Publisher's Note:  

By the New York Times bestselling author of The Bone Clocks and Cloud Atlas | A Publishers Weekly Literary Fiction Top 10 Pick for Fall 2015
Keep your eyes peeled for a small black iron door.
Down the road from a working-class British pub, along the brick wall of a narrow alley, if the conditions are exactly right, you’ll find the entrance to Slade House. A stranger will greet you by name and invite you inside. At first, you won’t want to leave. Later, you’ll find that you can’t. Every nine years, the house’s residents—an odd brother and sister—extend a unique invitation to someone who’s different or lonely: a precocious teenager, a divorced policeman, a shy college student. But what really goes on inside Slade House? For those who find out, it’s already too late. . . .
Spanning five decades, from the last days of the 1970s to the present, leaping genres, and barreling toward an astonishing conclusion, this intricately woven novel will pull you into a reality-warping new vision of the haunted house story—as only David Mitchell could imagine it.

This book was sent to Compass Book Ratings for review by Random House

Slade House: A Novel

by David Mitchell

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Overall Review:  

I will admit that I was a bit leery about this book. I tried watching the movie Cloud Atlas when it was first out on DVD and I just could not get into it. The idea sounded so cool, but the story just didn't pull me in. I was afraid that was how this book would be, but it wasn't. Slade House was a little confusing at first, but once I got the idea of what was going on, I buckled down and held on for a wild ride.

If you are into books about ghosts and time travel, this book is for you. And guess what? It's short enough that you can read it in a timely manner, but just long enough that you don't feel ripped off. I found out after I read this book that it is set in the same theme or time as The Bone Clocks, a book which I have not read but have heard a lot about. So I would imagine if you liked that book, this one would be right up your alley.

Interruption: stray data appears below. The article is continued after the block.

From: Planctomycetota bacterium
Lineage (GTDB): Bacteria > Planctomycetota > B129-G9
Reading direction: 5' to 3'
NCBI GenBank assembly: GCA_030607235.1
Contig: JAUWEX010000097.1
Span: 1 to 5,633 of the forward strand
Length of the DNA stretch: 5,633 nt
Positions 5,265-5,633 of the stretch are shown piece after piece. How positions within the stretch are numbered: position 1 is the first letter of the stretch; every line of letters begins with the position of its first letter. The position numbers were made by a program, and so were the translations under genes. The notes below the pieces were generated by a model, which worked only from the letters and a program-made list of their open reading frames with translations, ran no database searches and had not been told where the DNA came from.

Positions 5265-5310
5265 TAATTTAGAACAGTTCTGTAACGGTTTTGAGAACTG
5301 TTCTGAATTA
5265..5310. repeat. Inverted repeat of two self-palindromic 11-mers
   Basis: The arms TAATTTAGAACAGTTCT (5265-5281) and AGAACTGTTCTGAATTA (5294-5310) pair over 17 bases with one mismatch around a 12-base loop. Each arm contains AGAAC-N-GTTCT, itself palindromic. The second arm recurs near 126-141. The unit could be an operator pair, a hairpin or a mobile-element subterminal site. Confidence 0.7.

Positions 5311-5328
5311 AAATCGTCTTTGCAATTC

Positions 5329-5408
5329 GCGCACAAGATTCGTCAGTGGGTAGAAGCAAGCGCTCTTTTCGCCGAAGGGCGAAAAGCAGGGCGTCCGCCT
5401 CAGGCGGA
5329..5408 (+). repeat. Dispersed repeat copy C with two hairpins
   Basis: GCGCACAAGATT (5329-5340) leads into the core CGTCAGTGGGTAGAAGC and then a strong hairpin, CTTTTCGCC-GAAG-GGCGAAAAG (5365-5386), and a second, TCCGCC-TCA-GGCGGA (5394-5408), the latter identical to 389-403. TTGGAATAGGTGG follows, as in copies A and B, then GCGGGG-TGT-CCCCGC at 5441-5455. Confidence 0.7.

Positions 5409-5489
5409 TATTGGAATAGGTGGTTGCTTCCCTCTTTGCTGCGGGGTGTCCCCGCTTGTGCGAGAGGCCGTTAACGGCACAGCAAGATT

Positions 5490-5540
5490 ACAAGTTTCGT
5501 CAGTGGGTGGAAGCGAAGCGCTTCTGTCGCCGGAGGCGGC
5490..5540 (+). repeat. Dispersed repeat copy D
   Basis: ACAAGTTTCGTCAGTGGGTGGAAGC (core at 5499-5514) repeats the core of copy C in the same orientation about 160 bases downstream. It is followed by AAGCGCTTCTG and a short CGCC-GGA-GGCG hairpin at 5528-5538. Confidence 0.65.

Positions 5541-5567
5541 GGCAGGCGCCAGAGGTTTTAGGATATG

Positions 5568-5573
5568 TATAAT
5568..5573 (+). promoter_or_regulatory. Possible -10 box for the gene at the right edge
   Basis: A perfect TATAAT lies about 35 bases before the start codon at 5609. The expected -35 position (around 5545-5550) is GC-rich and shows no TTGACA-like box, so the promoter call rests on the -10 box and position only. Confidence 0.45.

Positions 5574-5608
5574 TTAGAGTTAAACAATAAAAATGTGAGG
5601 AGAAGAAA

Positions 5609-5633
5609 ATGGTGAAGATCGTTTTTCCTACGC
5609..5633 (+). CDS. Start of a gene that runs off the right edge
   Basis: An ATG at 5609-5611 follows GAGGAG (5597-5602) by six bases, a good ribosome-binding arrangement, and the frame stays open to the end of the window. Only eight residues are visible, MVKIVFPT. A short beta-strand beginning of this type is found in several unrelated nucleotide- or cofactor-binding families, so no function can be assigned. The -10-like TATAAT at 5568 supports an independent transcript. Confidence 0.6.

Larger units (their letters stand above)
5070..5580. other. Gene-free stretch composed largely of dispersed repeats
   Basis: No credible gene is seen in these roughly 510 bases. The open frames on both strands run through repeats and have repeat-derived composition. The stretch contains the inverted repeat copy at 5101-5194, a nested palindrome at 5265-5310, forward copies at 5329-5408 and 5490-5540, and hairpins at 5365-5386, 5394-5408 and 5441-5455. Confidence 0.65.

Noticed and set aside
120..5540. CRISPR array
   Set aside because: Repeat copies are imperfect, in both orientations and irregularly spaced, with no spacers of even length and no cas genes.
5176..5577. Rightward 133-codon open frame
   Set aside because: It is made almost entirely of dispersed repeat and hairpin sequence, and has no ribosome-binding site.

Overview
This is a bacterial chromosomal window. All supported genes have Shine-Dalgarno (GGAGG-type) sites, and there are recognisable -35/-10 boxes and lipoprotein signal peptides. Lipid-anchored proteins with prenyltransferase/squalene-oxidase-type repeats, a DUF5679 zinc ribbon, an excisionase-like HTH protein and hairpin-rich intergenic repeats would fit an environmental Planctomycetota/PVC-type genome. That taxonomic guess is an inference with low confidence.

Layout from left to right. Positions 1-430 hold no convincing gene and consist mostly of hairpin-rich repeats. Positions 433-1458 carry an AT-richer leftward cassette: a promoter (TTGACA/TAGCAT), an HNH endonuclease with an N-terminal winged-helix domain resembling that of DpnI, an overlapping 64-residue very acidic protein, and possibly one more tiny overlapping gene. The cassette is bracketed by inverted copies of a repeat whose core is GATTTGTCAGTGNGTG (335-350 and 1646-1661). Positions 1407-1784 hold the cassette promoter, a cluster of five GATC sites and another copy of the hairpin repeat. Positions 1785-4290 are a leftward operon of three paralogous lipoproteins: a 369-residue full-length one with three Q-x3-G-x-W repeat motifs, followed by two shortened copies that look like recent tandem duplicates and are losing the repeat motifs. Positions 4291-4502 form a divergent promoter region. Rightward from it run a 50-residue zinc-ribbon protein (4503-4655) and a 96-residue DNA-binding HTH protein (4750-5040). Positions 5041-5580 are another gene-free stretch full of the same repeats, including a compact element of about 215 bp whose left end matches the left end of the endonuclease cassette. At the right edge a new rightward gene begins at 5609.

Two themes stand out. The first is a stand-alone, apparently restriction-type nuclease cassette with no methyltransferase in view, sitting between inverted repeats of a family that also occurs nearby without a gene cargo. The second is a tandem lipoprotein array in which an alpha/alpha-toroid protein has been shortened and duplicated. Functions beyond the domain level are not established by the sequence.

Among my favorite parts of this book were the mysterious doors, the lovely gardens, and the yummy character descriptions. I was surprised at how much I enjoyed this book, especially since it jumps around a lot as far as the timeline goes. At times I wasn't sure whether what was happening was supposed to be the reality the characters were experiencing, or some kind of a dream. I guess that will be up to you, as a reader to interpret. All in all, this book was quite creepy and disturbing, but one I would recommend giving a try.

Content Analysis:  

Profanity/Language:  16 religious exclamations; 6 mild obscenities; 4 derogatory names; 13 scatological words; 3 anatomical terms; 5 F-Word derivatives.

Bloody is used as a curse word, but not tallied.

Violence/Gore:  A building is described to be bombed; a child is reported to be bullied; verbal threats are made; a scary dream is recounted involving ghosts and odd noises; a dead animal is seen in the street; two people disappear; a character is hit by a car in a brief report; ghostly people and voices are observed; a character drives a car off of a cliff and dies; an abduction is suspected; a child is reported to be in danger; a report of a death is made; a character imagines his soul being taken; a murder occurs in one brief recount.

Sex/Nudity:  Adults kiss; condoms are referred to; sex is implied with no descriptions; a character is referred to as "sexy"; sex is referred to as "shagging"; sex is referred to several times; a character is mentioned to have lost their virginity; a character observes nude bodies tangled in a bed, sex is implied to have occurred; sex is implied to be happening at a party.

Mature Subject Matter:  

Death, ghosts and the supernatural/paranormal, death from cancer.

Alcohol / Drug Use:  

Rumors of drug use are heard; hash brownies are served in a brief scene; adults smoke; a minor takes their mother's prescription valium; adults drink wine; a girl is mentioned to be smoking a spliff; beer is served to adults; a character refers to a "bad trip".

Reviewed By Lydia
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